44. In accordance with Article 46.1 of the Convention, for a petition to be admissible it must be lodged before the stipulated deadline, that is, within six months from the date on which the party alleging violation of his rights was notified of the final judgment. The six months rule ensures legal certainty and stability once a judgment has been reached.
45. Article 32 of the Rules of Procedure of the Commission defines the principle described above and indicates that the rule is not applicable “in those cases in which the exceptions to the requirement of prior exhaustion of domestic remedies are applicable.” This Article states that in these cases, the petition shall be presented “within a reasonable period of time, as determined by the Commission. For this purpose, the Commission shall consider the date on which the alleged violation of rights occurred and the circumstances of each case.”
46. In the present case, we should not forget that Leonardo Aníbal Javier Fornerón lodged his petition on October 14, 2004 having been notified on April 14, 2004 of the judgment which rejected the extraordinary federal appeal, in the case entitled “Enríquez Milagros s/Judicial guardianship.” It should also be taken into account that at the time the petition was lodged, judgment was still pending in the proceedings regarding visiting rights brought on November 15, 2001. The Commission has concluded that due to the prolonged duration of the ordinary proceedings it is appropriate to exempt this petition from the requirement of prior exhaustion of additional extraordinary remedies. Therefore, the Commission considers that the petition was lodged within a reasonable period and that the requirements of Article 46.1.b have been observed.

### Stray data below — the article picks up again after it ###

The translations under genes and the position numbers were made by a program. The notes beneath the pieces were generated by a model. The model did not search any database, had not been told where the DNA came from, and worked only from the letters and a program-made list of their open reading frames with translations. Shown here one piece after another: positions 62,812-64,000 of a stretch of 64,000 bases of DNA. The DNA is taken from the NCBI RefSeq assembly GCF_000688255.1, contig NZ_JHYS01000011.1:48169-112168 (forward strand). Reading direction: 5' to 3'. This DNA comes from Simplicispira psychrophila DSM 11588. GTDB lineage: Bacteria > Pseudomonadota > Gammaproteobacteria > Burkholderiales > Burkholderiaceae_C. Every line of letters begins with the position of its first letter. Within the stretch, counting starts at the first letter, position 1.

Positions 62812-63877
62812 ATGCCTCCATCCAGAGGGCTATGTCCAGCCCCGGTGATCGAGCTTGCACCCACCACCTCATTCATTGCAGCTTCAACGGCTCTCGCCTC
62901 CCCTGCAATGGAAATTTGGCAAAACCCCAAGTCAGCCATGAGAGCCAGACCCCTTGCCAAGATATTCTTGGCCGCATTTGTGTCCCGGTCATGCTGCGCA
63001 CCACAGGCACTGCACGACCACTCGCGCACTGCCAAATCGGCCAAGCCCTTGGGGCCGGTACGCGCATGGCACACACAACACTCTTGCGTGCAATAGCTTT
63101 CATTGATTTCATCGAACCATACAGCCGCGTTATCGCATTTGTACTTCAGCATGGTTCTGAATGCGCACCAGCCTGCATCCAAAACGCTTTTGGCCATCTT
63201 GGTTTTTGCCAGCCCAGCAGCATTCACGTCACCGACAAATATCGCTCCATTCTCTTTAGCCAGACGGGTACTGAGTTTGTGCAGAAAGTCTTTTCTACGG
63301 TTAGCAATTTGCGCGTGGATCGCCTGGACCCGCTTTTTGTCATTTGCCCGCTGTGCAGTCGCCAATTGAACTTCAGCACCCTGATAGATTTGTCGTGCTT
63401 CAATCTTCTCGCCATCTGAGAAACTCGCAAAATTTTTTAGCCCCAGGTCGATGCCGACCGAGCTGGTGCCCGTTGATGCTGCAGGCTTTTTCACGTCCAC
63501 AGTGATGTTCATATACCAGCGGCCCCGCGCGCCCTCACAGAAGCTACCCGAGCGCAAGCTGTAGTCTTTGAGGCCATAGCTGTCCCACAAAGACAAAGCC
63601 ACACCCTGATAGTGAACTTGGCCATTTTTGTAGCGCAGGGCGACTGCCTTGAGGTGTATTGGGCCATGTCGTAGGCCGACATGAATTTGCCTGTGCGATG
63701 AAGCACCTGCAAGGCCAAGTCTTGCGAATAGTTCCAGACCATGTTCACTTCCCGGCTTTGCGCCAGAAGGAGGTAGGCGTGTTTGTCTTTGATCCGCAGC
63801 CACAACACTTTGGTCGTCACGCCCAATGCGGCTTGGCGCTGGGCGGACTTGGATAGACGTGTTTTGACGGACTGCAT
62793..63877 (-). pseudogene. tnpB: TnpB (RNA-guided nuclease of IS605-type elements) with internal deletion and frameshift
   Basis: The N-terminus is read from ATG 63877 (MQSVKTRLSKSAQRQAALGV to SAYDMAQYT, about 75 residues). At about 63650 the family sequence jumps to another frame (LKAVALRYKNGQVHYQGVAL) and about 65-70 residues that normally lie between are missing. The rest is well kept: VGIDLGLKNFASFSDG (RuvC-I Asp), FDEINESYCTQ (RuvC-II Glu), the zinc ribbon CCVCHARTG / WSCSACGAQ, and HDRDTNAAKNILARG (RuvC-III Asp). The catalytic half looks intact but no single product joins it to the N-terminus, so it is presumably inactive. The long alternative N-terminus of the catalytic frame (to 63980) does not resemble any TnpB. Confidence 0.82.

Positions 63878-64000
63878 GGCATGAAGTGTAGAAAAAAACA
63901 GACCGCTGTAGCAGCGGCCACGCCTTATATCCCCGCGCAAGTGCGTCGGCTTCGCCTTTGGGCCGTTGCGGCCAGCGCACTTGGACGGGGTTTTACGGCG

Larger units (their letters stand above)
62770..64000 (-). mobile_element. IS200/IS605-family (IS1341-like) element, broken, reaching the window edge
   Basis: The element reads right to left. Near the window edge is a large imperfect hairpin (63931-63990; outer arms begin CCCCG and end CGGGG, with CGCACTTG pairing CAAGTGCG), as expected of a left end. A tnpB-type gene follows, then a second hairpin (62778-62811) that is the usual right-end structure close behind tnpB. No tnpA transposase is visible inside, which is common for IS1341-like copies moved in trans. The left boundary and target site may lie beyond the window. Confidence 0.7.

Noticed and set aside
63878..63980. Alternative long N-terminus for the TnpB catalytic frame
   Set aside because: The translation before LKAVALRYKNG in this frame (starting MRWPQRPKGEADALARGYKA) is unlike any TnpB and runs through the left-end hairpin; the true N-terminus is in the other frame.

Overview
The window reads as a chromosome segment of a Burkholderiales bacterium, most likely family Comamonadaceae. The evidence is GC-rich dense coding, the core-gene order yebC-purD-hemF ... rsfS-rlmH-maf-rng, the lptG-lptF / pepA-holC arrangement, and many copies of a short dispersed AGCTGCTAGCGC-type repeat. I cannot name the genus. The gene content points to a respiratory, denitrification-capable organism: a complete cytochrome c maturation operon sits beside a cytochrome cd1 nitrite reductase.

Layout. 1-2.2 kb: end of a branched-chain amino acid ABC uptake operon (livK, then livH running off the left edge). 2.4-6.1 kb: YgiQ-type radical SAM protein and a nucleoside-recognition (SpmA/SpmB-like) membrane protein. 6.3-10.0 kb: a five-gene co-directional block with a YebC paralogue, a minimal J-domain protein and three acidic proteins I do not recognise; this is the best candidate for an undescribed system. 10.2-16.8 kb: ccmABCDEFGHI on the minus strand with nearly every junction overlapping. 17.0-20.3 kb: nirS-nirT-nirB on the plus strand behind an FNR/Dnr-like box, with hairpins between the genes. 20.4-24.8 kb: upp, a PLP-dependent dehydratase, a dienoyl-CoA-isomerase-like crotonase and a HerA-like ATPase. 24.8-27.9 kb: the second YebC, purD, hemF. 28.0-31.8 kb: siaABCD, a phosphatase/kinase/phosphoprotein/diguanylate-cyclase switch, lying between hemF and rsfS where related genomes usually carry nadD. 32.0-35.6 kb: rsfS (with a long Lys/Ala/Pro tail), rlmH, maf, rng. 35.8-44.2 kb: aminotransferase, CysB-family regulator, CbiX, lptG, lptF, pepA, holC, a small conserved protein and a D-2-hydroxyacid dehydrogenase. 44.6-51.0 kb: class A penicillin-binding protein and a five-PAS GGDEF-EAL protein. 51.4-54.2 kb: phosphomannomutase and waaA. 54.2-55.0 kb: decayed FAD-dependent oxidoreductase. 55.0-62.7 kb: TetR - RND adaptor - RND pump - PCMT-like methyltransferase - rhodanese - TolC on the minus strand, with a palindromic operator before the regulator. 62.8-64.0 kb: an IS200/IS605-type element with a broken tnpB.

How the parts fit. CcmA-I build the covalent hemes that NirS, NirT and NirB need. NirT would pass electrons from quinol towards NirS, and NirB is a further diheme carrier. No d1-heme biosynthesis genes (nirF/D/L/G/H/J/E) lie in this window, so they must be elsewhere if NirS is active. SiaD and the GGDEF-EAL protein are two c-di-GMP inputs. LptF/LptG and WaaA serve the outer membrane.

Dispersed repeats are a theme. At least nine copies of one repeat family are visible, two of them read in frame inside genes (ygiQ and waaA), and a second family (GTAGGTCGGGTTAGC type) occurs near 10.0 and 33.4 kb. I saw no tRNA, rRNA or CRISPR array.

3. Duplication of procedures and res judicata
47. Article 46.1.c states that the admission of a petition shall be subject to the requirement that the subject “is not pending in another international proceeding for settlement” and Article 47.d of the Convention establishes that the Commission shall consider inadmissible any petition “that is substantially the same as one previously studied by the Commission or by another international organization.” In this case, the parties have not alleged any of the circumstances that would give rise to inadmissibility, and nor do they occur in the proceedings.
4. Description of the alleged facts
48. Article 47.b of the American Convention considers inadmissible any petition that does not state facts that tend to establish a violation of the rights guaranteed by the Convention.
49. It is evident that the State questions the admissibility of this petition only on the grounds of the non-exhaustion of remedies available under domestic law, an issue that was examined by the Commission in the relevant section. The State did not present any specific allegations concerning Article 47.b of the American Convention.